By: Max Gruber | Opinions  | 

How to Improve the Dating Process at YU

The dating process, which can be exciting and fun, has unfortunately turned into an anxiety-producing nightmare for many. I set out to write this piece in order to help those who are participating in the YU dating scene and have thus far been unsuccessful in finding their match. Based on conversations with friends, alumni and my own life experiences, I suggest the following advice, which will hopefully ameliorate our anxieties on dating in general, and particularly at YU.

For starters, joining YUConnects, which “offers unique social events, targeted matchmaking and educational programs to foster healthy relationships toward marriage” can be very helpful. Despite the advantages of signing up, some people refrain from doing so because of the negative stigmas that surround dating services. Let me be clear: It is not a sign of weakness to join, nor does it mean that you do not have enough friends to set you up on your own. It is a supplement to your personal search, connecting you with people who you might never have otherwise met. YUConnects adds you to an entire network of like-minded, wonderful YU (and non-YU) students and alumni who are waiting to meet people like you. The cost for signing up ranges from $12.95-$18.95 a month, but for YU undergraduates, “we have a special rate … close to 50% off the regular price.” YUConnects is also more than just an online dating service: “[they have] a friendly office in Furst Hall 419 where guys and girls are constantly coming through the doors for advice.” “It is such a great resource,” said Margie Glatt, special projects coordinator. “YUConnects has proven to be successful, facilitating 359 engagements and counting. Sign up and maybe you’ll be number #360!”

Next, consider attending co-ed events. Instead of going on a potentially awkward first date, skip that step by meeting someone organically, in an environment where you have a reason to be there, outside of just meeting someone else. Students feel less pressure at these events than on first dates, since your peers are near and you can leave whenever you want without being rude. There is a misconception that attending YU co-ed events is inherently not “frum.” I challenge this notion with the following example.

This year, there was a co-ed event called “Do It Yourself Chassidic Pop-Art,” in which students, led by a respected artist, painted abstract Chassidic portraits. The activity was centered around the expression of one’s soul in the form of art. The vibes were laid-back, and most certainly tzanua (modest). It was an ideal, kosher environment for religious singles to meet. However, some did not attend because they figured that since it was co-ed, it could not have been “frum” enough. Oy (on the topic of Chassidus I must use at least one Yiddish idiom) — perhaps this misjudgment caused two compatible souls to not cross paths! To clarify, I completely understand why those of you who are not currently dating would not want to attend co-ed events. However, for those of you who are, I would caution against automatically not attending because you assume that the events and the people there are not “frum” enough. I am also not implying that the primary purpose of co-ed events is to find a partner, however, it can be a bonus for those who are interested in dating.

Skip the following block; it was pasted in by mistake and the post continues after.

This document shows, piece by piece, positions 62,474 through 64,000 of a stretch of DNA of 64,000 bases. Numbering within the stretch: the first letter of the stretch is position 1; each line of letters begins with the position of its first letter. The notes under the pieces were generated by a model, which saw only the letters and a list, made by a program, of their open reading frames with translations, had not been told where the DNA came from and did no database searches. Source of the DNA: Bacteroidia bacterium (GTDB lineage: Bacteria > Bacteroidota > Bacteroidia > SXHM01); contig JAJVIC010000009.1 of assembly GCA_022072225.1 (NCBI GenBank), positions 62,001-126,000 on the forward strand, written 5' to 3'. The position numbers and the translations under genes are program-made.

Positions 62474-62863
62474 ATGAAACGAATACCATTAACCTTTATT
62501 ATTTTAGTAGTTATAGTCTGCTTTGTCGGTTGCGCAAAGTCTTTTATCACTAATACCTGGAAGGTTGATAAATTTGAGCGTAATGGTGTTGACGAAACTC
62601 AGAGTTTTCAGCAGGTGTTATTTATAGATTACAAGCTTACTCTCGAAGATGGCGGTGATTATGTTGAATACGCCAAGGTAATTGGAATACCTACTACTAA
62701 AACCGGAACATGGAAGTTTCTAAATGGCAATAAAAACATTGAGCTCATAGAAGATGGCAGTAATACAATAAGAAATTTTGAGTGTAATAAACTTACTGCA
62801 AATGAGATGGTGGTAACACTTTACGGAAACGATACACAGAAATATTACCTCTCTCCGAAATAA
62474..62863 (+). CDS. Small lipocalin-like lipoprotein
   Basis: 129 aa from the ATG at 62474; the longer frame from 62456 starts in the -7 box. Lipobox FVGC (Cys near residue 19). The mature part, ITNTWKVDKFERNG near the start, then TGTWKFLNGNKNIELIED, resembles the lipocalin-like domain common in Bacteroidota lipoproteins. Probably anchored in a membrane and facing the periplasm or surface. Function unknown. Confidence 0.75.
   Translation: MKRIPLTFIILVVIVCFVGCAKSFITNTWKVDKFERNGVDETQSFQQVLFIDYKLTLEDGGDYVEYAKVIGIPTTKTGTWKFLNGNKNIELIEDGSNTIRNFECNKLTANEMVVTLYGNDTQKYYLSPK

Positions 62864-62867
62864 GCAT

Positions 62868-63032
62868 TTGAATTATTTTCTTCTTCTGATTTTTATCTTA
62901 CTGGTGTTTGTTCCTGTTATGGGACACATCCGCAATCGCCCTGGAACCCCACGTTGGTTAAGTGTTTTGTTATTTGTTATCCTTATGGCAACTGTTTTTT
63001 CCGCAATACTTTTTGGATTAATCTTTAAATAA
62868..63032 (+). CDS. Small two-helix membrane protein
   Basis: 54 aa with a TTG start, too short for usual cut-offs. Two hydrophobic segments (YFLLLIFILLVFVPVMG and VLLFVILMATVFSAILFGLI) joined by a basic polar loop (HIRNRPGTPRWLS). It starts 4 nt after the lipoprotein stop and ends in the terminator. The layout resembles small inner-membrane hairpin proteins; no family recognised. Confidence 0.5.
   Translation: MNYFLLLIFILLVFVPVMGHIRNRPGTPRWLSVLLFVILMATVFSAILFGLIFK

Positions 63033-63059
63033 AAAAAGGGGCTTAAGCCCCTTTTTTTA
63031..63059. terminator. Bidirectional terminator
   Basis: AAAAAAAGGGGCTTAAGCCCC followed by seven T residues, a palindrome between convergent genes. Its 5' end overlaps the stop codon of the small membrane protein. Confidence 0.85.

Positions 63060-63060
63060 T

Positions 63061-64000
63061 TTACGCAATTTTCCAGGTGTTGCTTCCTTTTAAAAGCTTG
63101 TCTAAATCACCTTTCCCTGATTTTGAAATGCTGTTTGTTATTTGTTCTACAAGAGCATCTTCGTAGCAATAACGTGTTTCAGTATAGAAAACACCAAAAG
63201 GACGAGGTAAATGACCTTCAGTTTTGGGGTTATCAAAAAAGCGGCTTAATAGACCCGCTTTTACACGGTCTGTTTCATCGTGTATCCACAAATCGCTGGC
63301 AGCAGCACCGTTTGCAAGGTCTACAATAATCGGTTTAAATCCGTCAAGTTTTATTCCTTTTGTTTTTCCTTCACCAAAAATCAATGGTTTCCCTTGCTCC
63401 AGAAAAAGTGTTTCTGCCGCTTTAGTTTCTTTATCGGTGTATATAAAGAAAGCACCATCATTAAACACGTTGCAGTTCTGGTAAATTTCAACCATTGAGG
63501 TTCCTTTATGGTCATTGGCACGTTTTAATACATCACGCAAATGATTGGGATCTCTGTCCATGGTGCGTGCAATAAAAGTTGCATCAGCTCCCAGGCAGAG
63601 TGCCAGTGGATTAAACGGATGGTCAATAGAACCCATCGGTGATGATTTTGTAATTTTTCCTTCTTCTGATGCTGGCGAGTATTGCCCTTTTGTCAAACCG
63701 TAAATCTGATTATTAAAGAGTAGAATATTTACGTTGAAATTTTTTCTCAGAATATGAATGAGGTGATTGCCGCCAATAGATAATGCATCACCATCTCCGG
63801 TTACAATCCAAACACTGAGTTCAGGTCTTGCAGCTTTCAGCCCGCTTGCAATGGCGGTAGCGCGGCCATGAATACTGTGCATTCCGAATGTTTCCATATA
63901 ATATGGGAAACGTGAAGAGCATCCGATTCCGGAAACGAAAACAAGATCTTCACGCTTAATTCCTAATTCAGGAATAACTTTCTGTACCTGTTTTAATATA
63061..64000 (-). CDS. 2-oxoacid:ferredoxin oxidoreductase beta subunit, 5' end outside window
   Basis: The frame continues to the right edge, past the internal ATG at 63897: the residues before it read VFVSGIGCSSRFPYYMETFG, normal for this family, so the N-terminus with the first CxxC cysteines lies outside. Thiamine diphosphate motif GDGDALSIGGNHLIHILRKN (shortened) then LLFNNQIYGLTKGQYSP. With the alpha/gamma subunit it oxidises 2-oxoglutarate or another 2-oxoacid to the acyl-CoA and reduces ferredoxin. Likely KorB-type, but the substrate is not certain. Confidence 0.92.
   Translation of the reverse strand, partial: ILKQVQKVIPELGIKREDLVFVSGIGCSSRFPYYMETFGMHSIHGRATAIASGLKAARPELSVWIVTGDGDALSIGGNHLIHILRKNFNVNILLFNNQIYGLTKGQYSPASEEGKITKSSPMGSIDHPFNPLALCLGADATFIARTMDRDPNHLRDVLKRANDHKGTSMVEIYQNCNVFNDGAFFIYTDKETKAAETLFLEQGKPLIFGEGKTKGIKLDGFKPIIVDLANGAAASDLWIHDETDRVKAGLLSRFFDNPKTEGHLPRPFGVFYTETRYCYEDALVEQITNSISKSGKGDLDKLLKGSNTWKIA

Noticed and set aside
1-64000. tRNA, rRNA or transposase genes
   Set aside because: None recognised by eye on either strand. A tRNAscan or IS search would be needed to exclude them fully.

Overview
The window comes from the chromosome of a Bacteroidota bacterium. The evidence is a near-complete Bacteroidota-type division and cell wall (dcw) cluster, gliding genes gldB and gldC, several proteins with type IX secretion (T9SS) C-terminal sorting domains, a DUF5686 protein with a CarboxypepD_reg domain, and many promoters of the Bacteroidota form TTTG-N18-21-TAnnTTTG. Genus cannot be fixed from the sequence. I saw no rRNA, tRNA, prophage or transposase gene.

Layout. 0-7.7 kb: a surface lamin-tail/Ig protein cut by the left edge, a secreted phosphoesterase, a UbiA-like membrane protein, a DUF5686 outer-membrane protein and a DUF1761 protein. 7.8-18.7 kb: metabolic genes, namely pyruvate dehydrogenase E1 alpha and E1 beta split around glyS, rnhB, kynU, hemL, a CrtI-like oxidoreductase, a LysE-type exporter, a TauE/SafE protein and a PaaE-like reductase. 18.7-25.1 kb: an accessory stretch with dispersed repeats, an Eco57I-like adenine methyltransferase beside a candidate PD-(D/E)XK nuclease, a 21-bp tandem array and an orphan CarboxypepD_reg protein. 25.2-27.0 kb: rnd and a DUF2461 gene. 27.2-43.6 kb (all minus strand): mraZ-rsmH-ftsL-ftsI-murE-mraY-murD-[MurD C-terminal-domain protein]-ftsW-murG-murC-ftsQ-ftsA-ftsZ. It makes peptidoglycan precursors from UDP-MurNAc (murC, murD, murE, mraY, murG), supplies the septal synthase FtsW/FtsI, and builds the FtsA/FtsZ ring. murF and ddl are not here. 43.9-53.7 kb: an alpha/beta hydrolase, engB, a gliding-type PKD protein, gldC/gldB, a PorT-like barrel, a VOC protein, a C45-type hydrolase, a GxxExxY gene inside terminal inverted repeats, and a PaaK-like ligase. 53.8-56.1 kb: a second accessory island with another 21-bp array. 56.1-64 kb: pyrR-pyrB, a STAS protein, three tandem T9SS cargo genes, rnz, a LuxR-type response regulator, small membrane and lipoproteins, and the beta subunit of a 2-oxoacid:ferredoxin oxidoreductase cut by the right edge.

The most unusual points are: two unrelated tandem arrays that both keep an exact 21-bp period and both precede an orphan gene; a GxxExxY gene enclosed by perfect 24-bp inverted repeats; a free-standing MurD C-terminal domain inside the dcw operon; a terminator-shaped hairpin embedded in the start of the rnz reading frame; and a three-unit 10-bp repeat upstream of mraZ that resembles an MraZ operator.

Many students feel lost in the current YU dating scene because few people are even attempting to set them up from the opposite campus. “It doesn’t feel like anyone cares about helping me with dating. Setting people up on dates is holy too, not just learning. I wish they knew how much it hurts my friends and I [sic],” said a female YU student who prefers to remain anonymous.

Mothers have angrily complained to my peers and me that the weak efforts of the students, particularly on the Wilf Campus, to set up their children is pathetic. Ask your fellow NCSY or Yachad advisors if they are dating and if they say yes, try to set them up with your friends. For those of you who went to co-ed high schools, think of people you were friendly with, and ask them if they need help with dating (or ask them on a date?). On a daily basis, we are surrounded by hundreds of quality students; it’s not that hard to think of someone for your peer. Making a shidduch (match) ensures the continuation of the Jewish people and is one of the most praiseworthy things you can do.

I’ll be the first to admit that being single sometimes feels lonely, especially when your friends are in relationships. Who can blame us? The Torah states: “It is not good for man to be alone” (Bereishit 2:18). However, we can use the psychological technique of reframing to improve our perspective. Linda Bloom and Charlie Bloom, authors of “Secrets of Great Marriages: Real Truths from Real Couples About Lasting Love,” write: “Reframing requires seeing something in a new way, in a context that allows us to recognize and appreciate positive aspects of our situation”. One advantage of being single is that you have more time to pursue interests and focus on personal growth. Being in a relationship is heavily time-consuming; you will never again be as free as you are now. Ask yourself: what productive things can I do now that I will not be able to do when I am committed to my partner? Is there any specific character trait, like anger, that I can improve on before I find my match? Additionally, I question the usage of the word “single” in the context of dating. We live in N.Y.C, which has a population of 8.6 million people. You are surrounded by people who love you: friends, mentors and family. Just because you have not found your match yet does not mean you are “single” and alone. You are important and loved, regardless of your marital status.

P.S. Know that your partner is waiting for you just as you are waiting for him/her.

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